The wooden door creaked as Valerie's father opened it. He stepped inside and motioned for her to follow him.
She stood up from her cot, taking time to stretch. She had been sitting in that position for far too long. But what else did she have to do?
She followed her father up the wooden steps that led to the hallway. She eagerly scanned the hallway for doors that may have been open. She wanted to see more than just her cell and the hallway of the house that see had lived under for over seventeen years. But her father always took precaution: the doors were all closed. She sighed and walked out the front door.
The day was cloudy and foggy. She frowned. She did not like somber days. She liked days filled with sunshine and clear blue skies. But with her father, she took what she was given and asked for nothing more.
"You have thirty minutes," her father said to her in the same, monotone voice he always used towards her.
She nodded and looked at the ground. "Yes, sir." She wouldn't make eye contact with him. Not now, not ever.
Her father made himself comfortable on the cement steps that led up to the porch. He watched her intently, as though she would run off at any second. But where would she run off to? She would be caught. When Valerie was five she had run across the yard and onto the road while her father was not watching. She admitted that she had only been chasing a butterfly, but her father hadn't believed her. He back-handed her left cheek twice and told her that if she were to ever to place one foot off the lawn again, he would not feed her for two weeks. The next day, he enabled two video cameras in the two trees in his front lawn. That way, if she did run off again, he would know where, why, and when...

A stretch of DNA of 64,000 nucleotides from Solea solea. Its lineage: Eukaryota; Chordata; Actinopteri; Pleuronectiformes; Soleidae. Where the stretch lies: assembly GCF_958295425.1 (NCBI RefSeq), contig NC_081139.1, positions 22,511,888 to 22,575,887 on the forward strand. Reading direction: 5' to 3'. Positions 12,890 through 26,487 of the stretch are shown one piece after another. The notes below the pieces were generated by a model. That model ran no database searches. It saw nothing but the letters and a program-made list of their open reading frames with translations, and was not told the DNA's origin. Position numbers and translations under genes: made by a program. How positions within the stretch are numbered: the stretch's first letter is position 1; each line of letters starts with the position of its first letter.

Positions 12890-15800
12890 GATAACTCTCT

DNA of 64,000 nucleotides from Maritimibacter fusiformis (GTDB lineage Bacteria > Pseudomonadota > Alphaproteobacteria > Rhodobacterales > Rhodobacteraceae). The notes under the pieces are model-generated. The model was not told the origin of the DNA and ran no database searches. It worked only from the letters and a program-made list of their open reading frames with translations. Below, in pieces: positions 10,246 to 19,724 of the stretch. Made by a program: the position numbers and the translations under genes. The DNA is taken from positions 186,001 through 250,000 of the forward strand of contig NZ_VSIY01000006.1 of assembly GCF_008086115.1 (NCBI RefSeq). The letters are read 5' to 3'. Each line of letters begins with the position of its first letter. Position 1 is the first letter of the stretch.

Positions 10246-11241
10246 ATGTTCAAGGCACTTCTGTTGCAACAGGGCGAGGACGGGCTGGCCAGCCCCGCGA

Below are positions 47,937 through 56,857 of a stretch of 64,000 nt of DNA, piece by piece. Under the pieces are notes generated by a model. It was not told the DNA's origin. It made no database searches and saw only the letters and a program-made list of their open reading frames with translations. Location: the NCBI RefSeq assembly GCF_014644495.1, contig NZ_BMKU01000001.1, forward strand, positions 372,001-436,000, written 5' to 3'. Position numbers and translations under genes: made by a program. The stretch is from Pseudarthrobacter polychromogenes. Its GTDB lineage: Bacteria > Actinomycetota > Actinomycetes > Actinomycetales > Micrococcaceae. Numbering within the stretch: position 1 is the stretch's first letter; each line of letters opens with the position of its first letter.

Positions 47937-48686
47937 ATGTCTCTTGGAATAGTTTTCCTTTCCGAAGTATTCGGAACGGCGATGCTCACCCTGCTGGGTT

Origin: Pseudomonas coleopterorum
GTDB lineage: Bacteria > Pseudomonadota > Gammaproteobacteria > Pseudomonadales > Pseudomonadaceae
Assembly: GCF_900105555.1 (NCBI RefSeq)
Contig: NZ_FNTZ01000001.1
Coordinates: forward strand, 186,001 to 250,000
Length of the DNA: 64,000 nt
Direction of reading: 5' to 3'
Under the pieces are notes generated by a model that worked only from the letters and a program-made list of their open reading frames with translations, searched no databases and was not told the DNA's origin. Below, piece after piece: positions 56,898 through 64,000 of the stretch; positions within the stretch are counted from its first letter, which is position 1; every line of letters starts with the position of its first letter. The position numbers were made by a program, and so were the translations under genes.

Valerie streched her hands up above her head and breathed in the fresh morning air. It was such a change compared to the dank underground air she smelled for the majority of the week. She bent down and touched her toes. She danced around the two trees, laid in the grass, did anything to forget her life.
She was just about to climb up one of the trees when she heard her father's cell phone ring from inside the house. He must have heard it too because he stood up from the steps and told Valerie, "Listen. I'm going to get my phone from inside. Do not move. And remember," he pointed to the video camera in the tree she was climbing, "I'm watching."
Valerie's father open the front door and stepped inside. Her eyes opened wide. She bolted from the tree and ran out into road. She turned left and headed toward the city. She ran as fast as her two legs could carry her. The city was two miles away but she couldn't have cared. She took a sharp right and climbed over her neighbors fence. She hopped fence over fence until the was no way her father could still see her. She hopped over the last neighbor's fence and took another left, onto Mulberry Street. She ran towards the city again, not stopping until she reached it.
YOU ARE READING
The Girl Who Never Saw a SunsetTeen Fiction
For 17 years of her life, Valerie Freeman has lived underground. Monitored by her abusive father, she is only allowed to go outside twice a week from 6:30 to 7:00. So one day, when she gets the chance to run away, she heads to the city. Lost and alo...